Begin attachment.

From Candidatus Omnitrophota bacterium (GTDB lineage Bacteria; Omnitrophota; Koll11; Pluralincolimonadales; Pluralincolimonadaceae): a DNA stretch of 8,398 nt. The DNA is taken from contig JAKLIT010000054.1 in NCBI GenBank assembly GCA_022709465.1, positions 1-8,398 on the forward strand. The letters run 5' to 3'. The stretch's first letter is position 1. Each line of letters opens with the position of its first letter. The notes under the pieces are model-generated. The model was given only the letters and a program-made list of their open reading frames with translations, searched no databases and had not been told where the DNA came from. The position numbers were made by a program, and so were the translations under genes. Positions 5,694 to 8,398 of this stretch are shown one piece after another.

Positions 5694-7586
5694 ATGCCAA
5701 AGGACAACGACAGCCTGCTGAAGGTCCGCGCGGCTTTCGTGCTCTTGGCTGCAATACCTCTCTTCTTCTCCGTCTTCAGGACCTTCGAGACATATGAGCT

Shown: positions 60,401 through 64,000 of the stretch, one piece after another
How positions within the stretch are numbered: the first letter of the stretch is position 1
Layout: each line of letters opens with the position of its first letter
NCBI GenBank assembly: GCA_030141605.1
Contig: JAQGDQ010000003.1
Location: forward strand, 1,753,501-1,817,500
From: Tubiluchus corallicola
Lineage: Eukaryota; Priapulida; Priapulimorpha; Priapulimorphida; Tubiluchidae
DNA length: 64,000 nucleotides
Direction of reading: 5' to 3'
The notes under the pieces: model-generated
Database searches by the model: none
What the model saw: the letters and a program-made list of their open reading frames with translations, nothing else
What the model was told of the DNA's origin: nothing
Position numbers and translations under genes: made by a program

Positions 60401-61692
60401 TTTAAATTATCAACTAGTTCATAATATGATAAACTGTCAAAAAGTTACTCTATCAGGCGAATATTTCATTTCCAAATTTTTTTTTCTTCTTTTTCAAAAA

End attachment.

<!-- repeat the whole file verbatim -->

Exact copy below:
From Candidatus Omnitrophota bacterium (GTDB lineage Bacteria; Omnitrophota; Koll11; Pluralincolimonadales; Pluralincolimonadaceae): a DNA stretch of 8,398 nt. The DNA is taken from contig JAKLIT010000054.1 in NCBI GenBank assembly GCA_022709465.1, positions 1-8,398 on the forward strand. The letters run 5' to 3'. The stretch's first letter is position 1. Each line of letters opens with the position of its first letter. The notes under the pieces are model-generated. The model was given only the letters and a program-made list of their open reading frames with translations, searched no databases and had not been told where the DNA came from. The position numbers were made by a program, and so were the translations under genes. Positions 5,694 to 8,398 of this stretch are shown one piece after another.

Positions 5694-7586
5694 ATGCCAA
5701 AGGACAACGACAGCCTGCTGAAGGTCCGCGCGGCTTTCGTGCTCTTGGCTGCAATACCTCTCTTCTTCTCCGTCTTCAGGACCTTCGAGACATATGAGCT

Shown: positions 60,401 through 64,000 of the stretch, one piece after another
How positions within the stretch are numbered: the first letter of the stretch is position 1
Layout: each line of letters opens with the position of its first letter
NCBI GenBank assembly: GCA_030141605.1
Contig: JAQGDQ010000003.1
Location: forward strand, 1,753,501-1,817,500
From: Tubiluchus corallicola
Lineage: Eukaryota; Priapulida; Priapulimorpha; Priapulimorphida; Tubiluchidae
DNA length: 64,000 nucleotides
Direction of reading: 5' to 3'
The notes under the pieces: model-generated
Database searches by the model: none
What the model saw: the letters and a program-made list of their open reading frames with translations, nothing else
What the model was told of the DNA's origin: nothing
Position numbers and translations under genes: made by a program

Positions 60401-61692
60401 TTTAAATTATCAACTAGTTCATAATATGATAAACTGTCAAAAAGTTACTCTATCAGGCGAATATTTCATTTCCAAATTTTTTTTTCTTCTTTTTCAAAAA